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Historic College Football Program: Going Independent Is 'On The Table'

A general view of the Los Angeles Memorial Coliseum.

LOS ANGELES, CA - OCTOBER 24: Clouds over the Los Angeles Memorial Coliseum turn pink in color as the sun sets during the Oregon State Beavers and USC Trojans college football game at Los Angeles Memorial Coliseum on October 24, 2009 in Los Angeles, California. (Photo by Kevork Djansezian/Getty Images)

An historic college football program is open to the idea of joining another conference or perhaps even going independent. According to recent comments from USC athletic director Mike Bohn, the Trojans aren't happy with the status quo.

Both the SEC and the Big Ten are expected to receive sizable media rights distributions. According to the San Jose Mercury News, financial projections for Pac-12 media rights distributions in 2019 will be $33 million per school. Contrast that with $44.6 million to SEC schools $55 million to Big Ten member schools.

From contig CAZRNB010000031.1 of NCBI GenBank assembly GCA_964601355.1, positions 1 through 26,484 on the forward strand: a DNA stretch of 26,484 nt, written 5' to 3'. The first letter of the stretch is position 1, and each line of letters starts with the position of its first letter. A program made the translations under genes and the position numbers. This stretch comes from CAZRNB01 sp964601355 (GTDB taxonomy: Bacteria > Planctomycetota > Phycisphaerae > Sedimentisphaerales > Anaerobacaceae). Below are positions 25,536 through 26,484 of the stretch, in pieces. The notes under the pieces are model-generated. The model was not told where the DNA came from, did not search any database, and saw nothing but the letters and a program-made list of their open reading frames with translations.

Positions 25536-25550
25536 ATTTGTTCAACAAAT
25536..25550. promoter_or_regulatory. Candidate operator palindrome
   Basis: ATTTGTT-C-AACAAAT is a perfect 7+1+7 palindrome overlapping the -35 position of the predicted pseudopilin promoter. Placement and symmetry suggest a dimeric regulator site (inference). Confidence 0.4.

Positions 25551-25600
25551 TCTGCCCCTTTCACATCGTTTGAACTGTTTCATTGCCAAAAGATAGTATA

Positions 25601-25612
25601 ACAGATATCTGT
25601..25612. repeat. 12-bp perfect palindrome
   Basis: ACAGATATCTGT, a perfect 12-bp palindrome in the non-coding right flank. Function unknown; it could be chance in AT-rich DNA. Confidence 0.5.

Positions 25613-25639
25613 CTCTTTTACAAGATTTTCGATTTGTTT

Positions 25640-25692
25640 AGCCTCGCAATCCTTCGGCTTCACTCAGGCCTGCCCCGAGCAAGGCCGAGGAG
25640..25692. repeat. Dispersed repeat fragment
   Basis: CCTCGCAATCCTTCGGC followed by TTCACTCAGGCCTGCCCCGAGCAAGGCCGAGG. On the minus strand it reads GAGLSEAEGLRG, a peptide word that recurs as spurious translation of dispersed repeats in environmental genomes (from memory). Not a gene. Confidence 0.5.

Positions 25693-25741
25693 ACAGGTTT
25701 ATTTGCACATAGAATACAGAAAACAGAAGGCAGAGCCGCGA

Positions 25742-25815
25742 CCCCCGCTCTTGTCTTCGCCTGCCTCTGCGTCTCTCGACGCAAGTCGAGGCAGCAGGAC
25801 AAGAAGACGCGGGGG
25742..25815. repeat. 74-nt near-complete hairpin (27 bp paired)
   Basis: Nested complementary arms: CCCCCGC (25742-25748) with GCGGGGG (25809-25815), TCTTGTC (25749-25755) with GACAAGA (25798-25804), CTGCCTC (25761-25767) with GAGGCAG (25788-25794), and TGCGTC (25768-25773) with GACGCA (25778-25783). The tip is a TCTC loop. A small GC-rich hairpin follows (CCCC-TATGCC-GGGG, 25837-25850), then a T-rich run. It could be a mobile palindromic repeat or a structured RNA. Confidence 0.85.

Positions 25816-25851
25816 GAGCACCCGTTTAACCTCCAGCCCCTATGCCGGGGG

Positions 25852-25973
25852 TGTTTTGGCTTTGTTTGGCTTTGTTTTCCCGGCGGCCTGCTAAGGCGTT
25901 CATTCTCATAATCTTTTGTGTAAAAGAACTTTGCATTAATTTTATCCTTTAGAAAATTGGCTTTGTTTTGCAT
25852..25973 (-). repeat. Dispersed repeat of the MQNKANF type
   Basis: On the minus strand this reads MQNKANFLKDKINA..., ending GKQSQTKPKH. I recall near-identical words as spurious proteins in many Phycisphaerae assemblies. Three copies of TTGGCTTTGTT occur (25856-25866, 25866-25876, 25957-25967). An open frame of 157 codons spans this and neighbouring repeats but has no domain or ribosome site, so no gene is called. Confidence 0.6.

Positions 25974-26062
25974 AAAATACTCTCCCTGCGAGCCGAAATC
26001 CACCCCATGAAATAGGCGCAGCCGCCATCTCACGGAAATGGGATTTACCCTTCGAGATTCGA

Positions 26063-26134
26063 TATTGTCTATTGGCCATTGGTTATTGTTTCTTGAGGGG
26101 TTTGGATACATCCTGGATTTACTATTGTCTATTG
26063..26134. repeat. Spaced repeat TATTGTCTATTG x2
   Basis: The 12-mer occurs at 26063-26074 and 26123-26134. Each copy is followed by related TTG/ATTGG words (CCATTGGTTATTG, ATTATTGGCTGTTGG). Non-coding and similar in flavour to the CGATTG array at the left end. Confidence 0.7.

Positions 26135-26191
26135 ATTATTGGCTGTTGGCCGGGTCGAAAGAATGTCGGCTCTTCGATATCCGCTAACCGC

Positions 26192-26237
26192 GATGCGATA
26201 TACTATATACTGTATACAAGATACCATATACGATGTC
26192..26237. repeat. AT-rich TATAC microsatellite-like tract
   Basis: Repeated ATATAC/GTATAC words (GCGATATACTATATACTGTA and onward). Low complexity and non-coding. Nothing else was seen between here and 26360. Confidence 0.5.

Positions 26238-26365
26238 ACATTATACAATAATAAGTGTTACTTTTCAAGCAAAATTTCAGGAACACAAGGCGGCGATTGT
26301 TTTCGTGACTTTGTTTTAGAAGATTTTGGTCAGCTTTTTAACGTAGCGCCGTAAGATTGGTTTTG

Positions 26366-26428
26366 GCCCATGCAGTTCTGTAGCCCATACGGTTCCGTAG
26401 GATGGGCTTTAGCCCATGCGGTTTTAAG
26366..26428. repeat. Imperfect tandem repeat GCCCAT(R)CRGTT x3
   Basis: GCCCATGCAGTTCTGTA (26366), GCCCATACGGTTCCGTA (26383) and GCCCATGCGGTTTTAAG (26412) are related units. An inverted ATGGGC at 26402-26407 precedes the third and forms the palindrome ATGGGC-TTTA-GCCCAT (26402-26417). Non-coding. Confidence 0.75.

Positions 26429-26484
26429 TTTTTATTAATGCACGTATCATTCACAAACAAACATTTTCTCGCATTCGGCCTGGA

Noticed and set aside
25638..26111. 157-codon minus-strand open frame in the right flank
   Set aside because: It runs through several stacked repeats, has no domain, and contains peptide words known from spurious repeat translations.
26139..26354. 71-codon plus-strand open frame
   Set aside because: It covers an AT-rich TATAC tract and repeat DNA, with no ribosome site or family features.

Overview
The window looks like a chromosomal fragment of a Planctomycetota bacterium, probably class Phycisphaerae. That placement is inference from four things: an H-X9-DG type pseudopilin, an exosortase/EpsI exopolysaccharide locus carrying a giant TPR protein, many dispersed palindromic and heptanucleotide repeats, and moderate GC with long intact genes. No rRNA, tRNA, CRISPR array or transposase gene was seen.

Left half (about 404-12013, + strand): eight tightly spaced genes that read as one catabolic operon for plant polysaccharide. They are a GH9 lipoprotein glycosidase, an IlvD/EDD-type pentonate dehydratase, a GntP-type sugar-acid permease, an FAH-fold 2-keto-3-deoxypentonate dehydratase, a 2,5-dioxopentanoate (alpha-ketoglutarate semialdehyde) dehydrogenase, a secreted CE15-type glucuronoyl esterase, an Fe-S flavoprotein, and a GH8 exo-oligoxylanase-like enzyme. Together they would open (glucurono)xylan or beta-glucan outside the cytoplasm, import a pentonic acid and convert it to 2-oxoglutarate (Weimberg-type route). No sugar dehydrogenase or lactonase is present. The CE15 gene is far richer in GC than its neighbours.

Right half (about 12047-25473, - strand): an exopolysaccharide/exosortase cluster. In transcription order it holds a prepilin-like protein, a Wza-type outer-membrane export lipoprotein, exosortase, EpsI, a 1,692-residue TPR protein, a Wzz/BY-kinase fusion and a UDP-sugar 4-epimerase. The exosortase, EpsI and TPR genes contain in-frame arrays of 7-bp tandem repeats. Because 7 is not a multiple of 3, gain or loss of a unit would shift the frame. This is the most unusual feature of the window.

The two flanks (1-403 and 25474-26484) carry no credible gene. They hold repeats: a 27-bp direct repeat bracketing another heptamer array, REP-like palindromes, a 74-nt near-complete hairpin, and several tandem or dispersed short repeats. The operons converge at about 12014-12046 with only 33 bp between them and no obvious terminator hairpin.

The revenue gap is expected to widen in the next four years when the Pac-12 gets a new deal. As a result of the distinct gap in revenue, Bohn suggested USC is open to taking its talents elsewhere.

Bohn made it clear that all options are on the table when it comes to potential realignment. "I think right now, and [Pac-12 Commissioner] Larry [Scott] would agree with this, everything is on the table," he said.

Here's more from 247Sports:

"It's really simple, you think of the LA market and the value to the league there, obviously our ongoing series with Notre Dame, our marquee games that we commit to in non-conference, it's important for us to continue to be leaders in the Pac-12. It's important for us to operate from a place of strength."

USC, even with a down football program, has the most leverage of any team in the conference in discussions with the Pac-12.

But would the Trojans actually leave the conference to join a different conference or go independent?

That would certainly shake things up.